Politics, Economics, and Religion

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Politics, Economics, and Religion

Religion has so many connections to political and economic beliefs, there needs to be a place to identify linkages, problems, goals, options, action plans and evaluation criteria.  

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What is the purpose of life?

An eternal question, what is the purpose of life?, occupied philosophers’ thoughts throughout history. Stone pictographs reveal even primitive peoples reflected on this query. Each one has the capacity to define his or her personal thinking about politics, economics and religion.

Discussion Forum

Reps. Huffman, Raskin, McNerney, & Kildee Launch Congressional Freethought Caucus (Congressman Jared Huffman)

Started by Loren Miller May 7. 0 Replies

Washington, D.C.- Representatives Jared Huffman (D-CA), Jamie Raskin (D-MD), Jerry McNerney (D-CA), and Dan Kildee (D-MI) announced the launch of the Congressional Freethought Caucus to promote sound public policy based on reason, science, and moral…Continue

Tags: Congress, atheism, Congressional Freethought Caucus

James Howard Kunstler: The Coming Economy Of "Less"

Started by Joan Denoo Mar 23. 0 Replies

James Howard Kunstler: The Coming Economy Of "Less"3:40 "I think what is really going on, what's sort of behind the insanity of this, is the very…Continue

Tags: rational, analysis, herd-emotion, mendacity, America

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Comment by Loren Miller on March 14, 2017 at 7:37pm

I probably should have said PUBLIC VPNs could be ruled against, Joseph.  Whether the average Joe can do without one or not could see a considerable bit of wrangling.

And parenthetically, I used VPNs in my last two jobs and yeah, they were pretty essential to wall off the corporate network from the outside world, while allowing me in when I was off site.

Comment by Bertold Brautigan on March 14, 2017 at 7:28pm

Joseph, I'm going to check with Spicey to see if we should take you literally here.

Comment by Joseph P on March 14, 2017 at 6:50pm

Congress can't outlaw VPN's.  They're absolutely vital for doing ANYTHING online with any kind of security.  No corporate employees could work outside of their office without a VPN.  Corporate networks could not function outside of the building level, without VPN's.

I don't think you understand how basic VPN's are, since we don't use them very often, outside of a professional context.  I've done tech support for work-from-home employees, and ... well, they literally can't do anything without first connecting into the corporate network with a VPN.  Literally can't do anything.

Comment by Bertold Brautigan on March 14, 2017 at 6:43pm

One of the early casualties - net neutrality. (Finally, we'll have "depressed areas" [the blights formerly known as slums] on the Internet.)

Comment by Loren Miller on March 14, 2017 at 6:28pm

The whole point of a public VPN is to make the user untrackable, Joan.  I suspect that, as a result, a LOT of ad firms will get upset, and it wouldn't surprise me if there were action in the congress to outlaw VPNs.  Problem is, the second they do that, the whole issue if internet freedom will likely hit the fan, and I doubt it will be pretty.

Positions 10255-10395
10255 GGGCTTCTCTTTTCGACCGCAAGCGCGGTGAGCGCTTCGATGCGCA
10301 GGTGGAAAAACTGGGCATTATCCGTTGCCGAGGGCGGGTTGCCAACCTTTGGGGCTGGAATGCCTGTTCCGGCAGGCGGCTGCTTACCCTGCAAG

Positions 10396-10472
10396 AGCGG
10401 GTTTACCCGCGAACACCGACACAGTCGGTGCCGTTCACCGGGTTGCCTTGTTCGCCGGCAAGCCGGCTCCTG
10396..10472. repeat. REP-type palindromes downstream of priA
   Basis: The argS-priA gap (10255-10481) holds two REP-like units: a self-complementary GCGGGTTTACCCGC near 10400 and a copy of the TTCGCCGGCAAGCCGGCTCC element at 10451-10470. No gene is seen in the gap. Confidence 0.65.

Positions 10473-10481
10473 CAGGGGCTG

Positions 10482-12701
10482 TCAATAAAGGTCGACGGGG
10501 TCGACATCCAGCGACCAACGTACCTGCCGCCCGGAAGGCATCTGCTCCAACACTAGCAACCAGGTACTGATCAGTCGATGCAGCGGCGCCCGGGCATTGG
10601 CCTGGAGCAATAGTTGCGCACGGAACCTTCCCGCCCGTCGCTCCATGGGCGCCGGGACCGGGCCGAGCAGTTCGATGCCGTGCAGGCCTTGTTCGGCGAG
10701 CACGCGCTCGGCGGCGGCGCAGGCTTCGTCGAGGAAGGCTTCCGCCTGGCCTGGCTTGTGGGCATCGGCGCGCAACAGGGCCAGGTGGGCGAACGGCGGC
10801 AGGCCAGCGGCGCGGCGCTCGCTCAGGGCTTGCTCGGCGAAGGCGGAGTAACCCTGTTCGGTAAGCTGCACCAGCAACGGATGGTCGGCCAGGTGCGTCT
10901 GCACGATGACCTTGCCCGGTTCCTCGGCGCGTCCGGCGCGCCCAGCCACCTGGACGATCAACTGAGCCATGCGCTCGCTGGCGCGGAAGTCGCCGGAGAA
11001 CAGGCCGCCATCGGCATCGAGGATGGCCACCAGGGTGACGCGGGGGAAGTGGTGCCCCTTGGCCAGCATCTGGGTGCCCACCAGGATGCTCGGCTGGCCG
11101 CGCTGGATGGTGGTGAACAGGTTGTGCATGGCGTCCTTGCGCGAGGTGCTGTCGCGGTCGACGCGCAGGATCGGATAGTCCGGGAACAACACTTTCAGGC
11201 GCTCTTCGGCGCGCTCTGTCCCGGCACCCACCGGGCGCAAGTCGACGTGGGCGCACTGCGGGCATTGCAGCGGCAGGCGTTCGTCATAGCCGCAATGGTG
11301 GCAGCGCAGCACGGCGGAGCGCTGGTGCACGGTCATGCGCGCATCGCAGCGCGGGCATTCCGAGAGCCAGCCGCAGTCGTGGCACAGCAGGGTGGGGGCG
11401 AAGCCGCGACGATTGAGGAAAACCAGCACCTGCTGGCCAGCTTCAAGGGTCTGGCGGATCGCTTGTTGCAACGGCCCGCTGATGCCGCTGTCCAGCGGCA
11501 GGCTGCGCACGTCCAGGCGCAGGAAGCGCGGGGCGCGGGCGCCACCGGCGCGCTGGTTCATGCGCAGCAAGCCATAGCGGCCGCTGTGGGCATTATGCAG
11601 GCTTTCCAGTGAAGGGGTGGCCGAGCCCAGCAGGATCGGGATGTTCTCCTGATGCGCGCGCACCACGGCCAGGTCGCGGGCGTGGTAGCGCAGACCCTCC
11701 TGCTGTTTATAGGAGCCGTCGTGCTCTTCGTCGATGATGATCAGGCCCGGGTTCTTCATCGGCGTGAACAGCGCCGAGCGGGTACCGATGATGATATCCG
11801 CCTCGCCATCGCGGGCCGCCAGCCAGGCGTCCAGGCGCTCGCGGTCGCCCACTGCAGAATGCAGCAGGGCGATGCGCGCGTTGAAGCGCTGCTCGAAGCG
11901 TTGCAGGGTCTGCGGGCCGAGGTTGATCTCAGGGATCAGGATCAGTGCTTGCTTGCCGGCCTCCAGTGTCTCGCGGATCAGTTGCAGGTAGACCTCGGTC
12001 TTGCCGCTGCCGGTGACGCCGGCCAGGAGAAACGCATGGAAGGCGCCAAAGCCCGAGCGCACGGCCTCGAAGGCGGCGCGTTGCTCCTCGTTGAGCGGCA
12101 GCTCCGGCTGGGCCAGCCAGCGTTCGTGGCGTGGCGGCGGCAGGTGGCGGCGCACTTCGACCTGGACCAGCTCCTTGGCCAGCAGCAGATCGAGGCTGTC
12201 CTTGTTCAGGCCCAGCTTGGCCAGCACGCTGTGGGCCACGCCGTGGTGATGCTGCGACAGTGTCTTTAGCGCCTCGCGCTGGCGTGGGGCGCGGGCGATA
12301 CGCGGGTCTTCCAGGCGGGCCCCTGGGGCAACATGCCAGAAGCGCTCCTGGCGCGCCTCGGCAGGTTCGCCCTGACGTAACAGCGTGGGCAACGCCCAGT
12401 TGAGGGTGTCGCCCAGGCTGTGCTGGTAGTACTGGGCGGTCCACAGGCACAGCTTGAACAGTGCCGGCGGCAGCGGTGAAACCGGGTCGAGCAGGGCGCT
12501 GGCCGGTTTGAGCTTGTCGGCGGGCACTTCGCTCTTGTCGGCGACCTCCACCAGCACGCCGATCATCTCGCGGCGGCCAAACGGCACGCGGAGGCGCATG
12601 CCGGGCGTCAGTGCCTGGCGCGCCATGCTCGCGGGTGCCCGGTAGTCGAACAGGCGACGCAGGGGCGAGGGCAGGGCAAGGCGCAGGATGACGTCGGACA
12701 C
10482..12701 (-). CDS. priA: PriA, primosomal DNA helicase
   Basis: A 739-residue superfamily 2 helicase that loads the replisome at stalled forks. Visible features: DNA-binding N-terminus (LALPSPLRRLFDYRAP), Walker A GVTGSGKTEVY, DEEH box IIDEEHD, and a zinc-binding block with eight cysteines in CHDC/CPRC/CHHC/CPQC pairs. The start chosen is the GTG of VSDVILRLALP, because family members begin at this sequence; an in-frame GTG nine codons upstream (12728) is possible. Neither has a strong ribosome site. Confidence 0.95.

Comment by Joan Denoo on March 14, 2017 at 5:34pm

The Best VPN Services of 2017

Will public VPN do the trick?

Comment by Loren Miller on March 14, 2017 at 5:17pm

Bertold, if that actually happens, the public VPN business will go through the roof!

Comment by Bertold Brautigan on March 14, 2017 at 5:12pm

Republicans are about to let telecoms sell your internet browsing history — for your ‘protection’


[Raw Story]

A pair of Republican bills would allow telecommunications companies to sell their customers’ private internet data — but their sponsors claim the legislation would actually protect consumer privacy.

Sen. Jeff Flake (sic) (R-AZ) introduced S.J.Res 34, which would expand the Congressional Review Act to strip away privacy protections established in October by the Federal Communications Commission with broad bipartisan support, reported Privacy News Online.

Flake’s bill, which has gained more than 20 Republican co-sponsors, would allow lawmakers to repeal Obama-era privacy rules by a simple majority vote in the House and Senate and would prevent the FCC from establishing similar regulations in the future.

Comment by Bertold Brautigan on March 11, 2017 at 6:48pm

>The "moral hazard" folks almost make me wish there were a hell so they could be sent there!

Amen, brother.

Comment by Grinning Cat on March 11, 2017 at 5:36pm

Bertold, I read about that genetic testing bill -- if it becomes law, and you refuse to get tested or share the results with your employer, they can charge you thousands of dollars more in health insurance premiums. The Rethuglicans pushing it through know exactly what they're doing. It's all about corporations keeping more of their money, never mind the risk-sharing principle that's the foundation of insurance itself.

This is an instance of "moral hazard" -- how dare someone benefit from services they didn't individually and personally pay for! (Or insure for, but we're not going to help each other through varying levels of risk and varying needs!)

And to bring in religion, many Republicans call themselves Christians, and that entire religion is founded on what is, for believers, the moral hazard to out-hazard all other moral hazards! In its story, people are all worthless sinners and Jesus grants forgiveness and salvation, not from any "payment" or good deeds or prayers or anything, but entirely out of utterly unearned grace and mercy!

The "moral hazard" folks almost make me wish there were a hell so they could be sent there!

 
 
 

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